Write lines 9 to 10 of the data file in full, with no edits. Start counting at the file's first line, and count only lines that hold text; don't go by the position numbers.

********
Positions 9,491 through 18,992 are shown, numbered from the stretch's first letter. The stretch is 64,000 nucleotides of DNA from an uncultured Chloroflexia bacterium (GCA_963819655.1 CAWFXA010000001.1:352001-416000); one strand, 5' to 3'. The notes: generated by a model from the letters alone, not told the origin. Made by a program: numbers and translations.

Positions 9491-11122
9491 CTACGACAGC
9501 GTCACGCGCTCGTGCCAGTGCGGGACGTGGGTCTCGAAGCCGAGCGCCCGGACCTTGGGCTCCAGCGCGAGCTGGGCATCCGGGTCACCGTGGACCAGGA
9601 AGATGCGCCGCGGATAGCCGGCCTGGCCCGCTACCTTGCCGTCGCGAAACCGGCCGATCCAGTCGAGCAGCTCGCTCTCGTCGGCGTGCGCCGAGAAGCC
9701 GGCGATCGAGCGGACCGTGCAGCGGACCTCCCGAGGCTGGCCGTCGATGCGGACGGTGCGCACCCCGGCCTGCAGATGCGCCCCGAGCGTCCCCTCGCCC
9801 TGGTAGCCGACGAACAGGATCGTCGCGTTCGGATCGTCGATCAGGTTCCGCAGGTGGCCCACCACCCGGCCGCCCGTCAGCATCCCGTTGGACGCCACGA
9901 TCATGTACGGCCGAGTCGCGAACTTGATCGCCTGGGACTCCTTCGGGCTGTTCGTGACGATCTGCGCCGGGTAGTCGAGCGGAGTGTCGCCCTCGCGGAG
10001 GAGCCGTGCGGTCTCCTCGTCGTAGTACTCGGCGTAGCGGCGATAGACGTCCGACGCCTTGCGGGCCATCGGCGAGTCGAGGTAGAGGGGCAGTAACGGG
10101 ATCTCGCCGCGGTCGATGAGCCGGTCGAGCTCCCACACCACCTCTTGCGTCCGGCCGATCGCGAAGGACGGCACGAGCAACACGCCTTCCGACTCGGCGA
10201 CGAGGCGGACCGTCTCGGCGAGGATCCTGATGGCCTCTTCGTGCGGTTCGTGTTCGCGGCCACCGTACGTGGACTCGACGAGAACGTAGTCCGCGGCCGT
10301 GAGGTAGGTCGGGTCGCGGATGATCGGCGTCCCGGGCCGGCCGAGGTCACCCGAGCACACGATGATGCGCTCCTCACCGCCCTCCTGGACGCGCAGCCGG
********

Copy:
10001 GAGCCGTGCGGTCTCCTCGTCGTAGTACTCGGCGTAGCGGCGATAGACGTCCGACGCCTTGCGGGCCATCGGCGAGTCGAGGTAGAGGGGCAGTAACGGG
10101 ATCTCGCCGCGGTCGATGAGCCGGTCGAGCTCCCACACCACCTCTTGCGTCCGGCCGATCGCGAAGGACGGCACGAGCAACACGCCTTCCGACTCGGCGA